Magnetic jewelry brings comfort and a second career
- Jennifer Priest-Mitchell
- The Times - Features
At age 70, a lot of people might not be thinking about starting a business or getting involved in anything new at all. But that's not the case for Shirley Morris, who is making and selling beautiful jewelry.
Morris is soft-spoken yet direct when she explains how she became involved in this new hobby.
'I got into it this last year in Arizona,' she said. 'We go there for the winter months and stay in an RV park. I have arthritis in my toes. A neighbor brought over a magnetic anklet and I was so impressed with its effect on my pain. A lot of men and women who also stay at that RV park or who live in Arizona use magnetic jewelry.
'The jewelry relieves the pain from conditions like arthritis and carpal tunnel. It is not a cure, but it really can reduce pain. I make earrings, anklets, bracelets … they really do work and it is quite amazing.'
Morris took a jewelry making class and first learned to make very simple, and as she calls it, 'plain, bland' jewelry. But now that she has the techniques down, she decorates her creations.
'I make it attractive because I like pretty things and I know that most other women do too,' Morris said. 'I enjoy doing this so much that after the class I started making a lot of the jewelry, and I got such a collection that I had to start selling it. '
Though at first mention one might think this jewelry is mainly for grandmas or others on the senior scene, Morris shares happily that the pieces increase blood flow and are actually good for anyone of any age. She tells her clients about how the Chinese culture has used magnets for pain relief for thousands of years, and that magnets are used in mattress pads, shoe inserts and other products worn or used in close contact with the human body.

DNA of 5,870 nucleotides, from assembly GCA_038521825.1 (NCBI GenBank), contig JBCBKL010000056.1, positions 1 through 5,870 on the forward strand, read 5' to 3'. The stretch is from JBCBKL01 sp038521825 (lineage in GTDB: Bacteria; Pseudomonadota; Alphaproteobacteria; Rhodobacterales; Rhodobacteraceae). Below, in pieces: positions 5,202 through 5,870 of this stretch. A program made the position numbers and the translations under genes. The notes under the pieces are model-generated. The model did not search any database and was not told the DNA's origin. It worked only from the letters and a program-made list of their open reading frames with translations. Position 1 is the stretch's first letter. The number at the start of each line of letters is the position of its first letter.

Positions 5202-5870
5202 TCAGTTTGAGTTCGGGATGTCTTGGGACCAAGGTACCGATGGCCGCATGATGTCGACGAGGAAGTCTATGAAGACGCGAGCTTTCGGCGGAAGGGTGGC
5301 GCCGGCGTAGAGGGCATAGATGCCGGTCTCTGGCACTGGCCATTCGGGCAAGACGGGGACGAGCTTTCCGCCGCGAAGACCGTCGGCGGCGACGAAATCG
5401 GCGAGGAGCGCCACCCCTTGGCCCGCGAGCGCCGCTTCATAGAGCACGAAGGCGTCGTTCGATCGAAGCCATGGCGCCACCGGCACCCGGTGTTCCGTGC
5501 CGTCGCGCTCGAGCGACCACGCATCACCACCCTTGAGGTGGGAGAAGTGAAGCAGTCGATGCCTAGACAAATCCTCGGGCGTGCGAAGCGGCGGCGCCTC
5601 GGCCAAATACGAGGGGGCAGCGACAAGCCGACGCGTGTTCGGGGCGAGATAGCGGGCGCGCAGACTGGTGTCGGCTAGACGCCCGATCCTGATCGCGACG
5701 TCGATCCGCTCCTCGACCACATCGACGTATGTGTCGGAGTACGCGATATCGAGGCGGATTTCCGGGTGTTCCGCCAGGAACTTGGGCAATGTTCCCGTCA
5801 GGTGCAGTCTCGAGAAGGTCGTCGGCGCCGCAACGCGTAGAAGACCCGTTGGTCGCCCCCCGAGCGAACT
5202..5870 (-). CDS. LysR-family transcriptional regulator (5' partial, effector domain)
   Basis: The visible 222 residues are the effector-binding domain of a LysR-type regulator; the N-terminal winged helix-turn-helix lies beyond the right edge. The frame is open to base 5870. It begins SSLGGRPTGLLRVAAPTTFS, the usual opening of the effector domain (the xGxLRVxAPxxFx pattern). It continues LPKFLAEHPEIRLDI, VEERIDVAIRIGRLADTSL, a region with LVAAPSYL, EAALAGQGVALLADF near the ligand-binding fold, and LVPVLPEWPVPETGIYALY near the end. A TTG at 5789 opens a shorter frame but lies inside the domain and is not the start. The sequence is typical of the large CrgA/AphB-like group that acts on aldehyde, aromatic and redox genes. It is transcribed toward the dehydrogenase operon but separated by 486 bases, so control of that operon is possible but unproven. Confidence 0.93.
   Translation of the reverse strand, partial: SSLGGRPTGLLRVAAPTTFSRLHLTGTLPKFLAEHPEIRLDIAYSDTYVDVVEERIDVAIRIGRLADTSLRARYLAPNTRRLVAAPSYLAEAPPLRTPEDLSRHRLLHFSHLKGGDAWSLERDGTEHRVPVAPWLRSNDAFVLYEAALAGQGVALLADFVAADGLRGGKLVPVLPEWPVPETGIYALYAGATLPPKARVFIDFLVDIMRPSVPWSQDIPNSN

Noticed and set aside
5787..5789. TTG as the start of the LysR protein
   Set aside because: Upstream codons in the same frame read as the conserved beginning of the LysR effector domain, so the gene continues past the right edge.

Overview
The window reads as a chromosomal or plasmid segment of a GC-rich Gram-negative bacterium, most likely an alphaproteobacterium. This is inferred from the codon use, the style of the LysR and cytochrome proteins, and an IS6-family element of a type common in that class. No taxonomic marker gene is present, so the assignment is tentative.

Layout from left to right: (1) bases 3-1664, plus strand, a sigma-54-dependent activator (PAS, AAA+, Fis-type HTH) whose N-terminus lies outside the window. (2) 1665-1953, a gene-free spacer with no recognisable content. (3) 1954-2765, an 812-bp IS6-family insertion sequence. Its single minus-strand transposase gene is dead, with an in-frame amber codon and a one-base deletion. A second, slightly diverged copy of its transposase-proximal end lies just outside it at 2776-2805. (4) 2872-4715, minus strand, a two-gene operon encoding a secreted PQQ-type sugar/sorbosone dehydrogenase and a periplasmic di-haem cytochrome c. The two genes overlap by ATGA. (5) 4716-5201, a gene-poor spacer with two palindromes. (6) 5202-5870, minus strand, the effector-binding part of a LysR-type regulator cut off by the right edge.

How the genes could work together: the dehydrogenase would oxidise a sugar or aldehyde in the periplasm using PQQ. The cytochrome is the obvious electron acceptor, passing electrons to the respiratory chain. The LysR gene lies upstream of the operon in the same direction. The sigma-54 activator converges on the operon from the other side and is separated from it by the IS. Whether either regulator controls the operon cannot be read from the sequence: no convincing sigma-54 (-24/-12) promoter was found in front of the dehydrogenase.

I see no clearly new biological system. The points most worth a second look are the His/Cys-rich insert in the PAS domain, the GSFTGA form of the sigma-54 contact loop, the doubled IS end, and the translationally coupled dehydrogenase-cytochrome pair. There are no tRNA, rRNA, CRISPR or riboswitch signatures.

She is proud to share, 'I finally got my husband to wear some … I made him a necklace and put a charm on it with a wolf in the center.'
She said she makes many plain yet attractive pieces for men - things that are masculine, yet understated.
Besides making jewelry, Morris is also making a number of friends while selling her creations.
'It is really satisfying to me because so many people come back to tell me about the positive effects of the jewelry,' she said.
She is now selling her menagerie of lovely body décor with healing powers at the Tigard Area Farmers' Market every Sunday.
'We will travel again to Arizona this winter. We will continue travel and I will continue to sell my jewelry,' Morris said.
Her children are here in Oregon and she and her husband plan to keep returning to Oregon for a portion of each year.
Though she did various crafts over the years, the jewelry-making is new to Morris and she is delighted that her talent for design is working well for her in this new career.
When she is not making or selling Shirley's Magnetic Jewelry, she enjoys walking and shopping with her daughters. She also likes to relax and spend time with her three daughters, one son, six grandchildren, and two great-grandchildren.
When asked what she likes about living and now working in the Tigard area, Morris beamed and replied, 'There is no place on this green earth as beautiful as Oregon. I like the climate and it is a wonderful place to raise children.'